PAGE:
Congressman Barney Frank and colleagues on both sides of the aisle Thursday filed legislation to reform the scandalized NOAA Asset Forfeiture Fund, which has been used to finance law enforcement operations and pay judges.

U.S. Rep. John Tierney, whose district includes Gloucester and all of Cape Ann, is a co-sponsor of the legislation — which looks to convert the fund, built on the fines and other forfeitures paid by fishermen and related businesses, into a long-term revenue stream for scientific research.

The bill, according to Frank, is compatible with — and incorporates elements of — legislation previously filed by both of Massachusetts' U.S. senators, Democrat John Kerry and Republican Scott Brown.

"This bill will convert the Asset Forfeiture Fund from an incentive to mistreat fishermen into a resource for improving the quality of fishing by funding regional fisheries research," Frank said in a statement released with the bill.

The bill was endorsed by the group Americans for Forfeiture Reform.

A Newton Democrat who represents New Bedford — the nation's No. 1 fishing port in value of landings — Frank filed the bill with 12 colleagues on the day he was the subject of a lengthy report in The New York Times on his efforts to protect the Dodd-Frank Wall Street Reform and Consumer Protection Act from efforts at weakening and watering it down. That measure is a more energetic regulatory system on Wall Street and banking,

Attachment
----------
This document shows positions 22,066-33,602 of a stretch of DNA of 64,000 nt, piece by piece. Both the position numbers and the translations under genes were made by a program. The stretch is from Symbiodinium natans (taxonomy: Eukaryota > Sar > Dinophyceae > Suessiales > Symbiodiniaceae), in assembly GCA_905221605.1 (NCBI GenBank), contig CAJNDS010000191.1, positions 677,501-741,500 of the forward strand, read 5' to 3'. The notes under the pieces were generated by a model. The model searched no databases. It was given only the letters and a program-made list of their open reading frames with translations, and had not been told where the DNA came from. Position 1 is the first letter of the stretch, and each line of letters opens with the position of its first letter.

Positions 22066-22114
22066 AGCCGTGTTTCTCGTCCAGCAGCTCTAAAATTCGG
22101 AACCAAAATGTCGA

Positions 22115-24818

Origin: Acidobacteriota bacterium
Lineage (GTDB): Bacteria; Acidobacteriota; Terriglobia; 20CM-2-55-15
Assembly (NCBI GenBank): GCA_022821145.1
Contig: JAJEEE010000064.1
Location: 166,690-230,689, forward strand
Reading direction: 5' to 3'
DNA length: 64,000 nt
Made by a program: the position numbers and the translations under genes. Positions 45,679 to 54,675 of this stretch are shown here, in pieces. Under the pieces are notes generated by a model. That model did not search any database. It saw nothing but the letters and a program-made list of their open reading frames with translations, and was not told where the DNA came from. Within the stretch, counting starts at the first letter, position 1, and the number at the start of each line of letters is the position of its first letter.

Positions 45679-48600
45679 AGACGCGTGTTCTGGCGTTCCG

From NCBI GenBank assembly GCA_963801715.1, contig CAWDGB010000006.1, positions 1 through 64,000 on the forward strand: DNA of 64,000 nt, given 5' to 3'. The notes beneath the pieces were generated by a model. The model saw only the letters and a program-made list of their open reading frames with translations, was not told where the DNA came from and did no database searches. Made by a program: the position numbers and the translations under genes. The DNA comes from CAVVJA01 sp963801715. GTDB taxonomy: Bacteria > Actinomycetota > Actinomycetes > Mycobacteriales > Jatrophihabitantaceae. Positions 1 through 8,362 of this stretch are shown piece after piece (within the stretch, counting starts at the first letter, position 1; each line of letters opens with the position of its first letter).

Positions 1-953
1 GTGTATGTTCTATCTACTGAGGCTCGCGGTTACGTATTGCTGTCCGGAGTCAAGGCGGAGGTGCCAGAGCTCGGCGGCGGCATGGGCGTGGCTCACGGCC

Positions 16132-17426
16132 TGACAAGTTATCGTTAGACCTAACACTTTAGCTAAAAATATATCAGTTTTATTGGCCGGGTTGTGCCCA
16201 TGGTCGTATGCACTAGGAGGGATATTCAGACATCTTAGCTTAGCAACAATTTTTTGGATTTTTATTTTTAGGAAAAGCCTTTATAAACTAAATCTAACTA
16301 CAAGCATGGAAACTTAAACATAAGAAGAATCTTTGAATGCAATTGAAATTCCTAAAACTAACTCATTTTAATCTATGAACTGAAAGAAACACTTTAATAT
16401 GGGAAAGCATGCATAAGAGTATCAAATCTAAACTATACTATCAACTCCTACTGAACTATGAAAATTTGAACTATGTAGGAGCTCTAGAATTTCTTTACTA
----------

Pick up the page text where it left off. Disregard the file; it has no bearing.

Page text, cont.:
Switching gears and reversing his role — in fisheries he is pressing to reduce what he considers onerous over-regulation — Frank used a radio interview Thursday morning to compare the mistreatment of the fishing industry with civil rights violations of groups that engendered widespread support.

"After years of fishermen here in New Bedford and Gloucester complaining about unfairness and being dismissed by the environmentalists, I have to say I'm pleased to get some traction here," he said in a lengthy interview on New Bedford's WBSM (1420 AM).

"I've been very critical and argued with a lot of my liberal friends (that) if immigrants or political protesters or members of particular racial minority had been treated by law enforcement as badly or arbitrarily as fishermen, they'd all be up in arms," he said,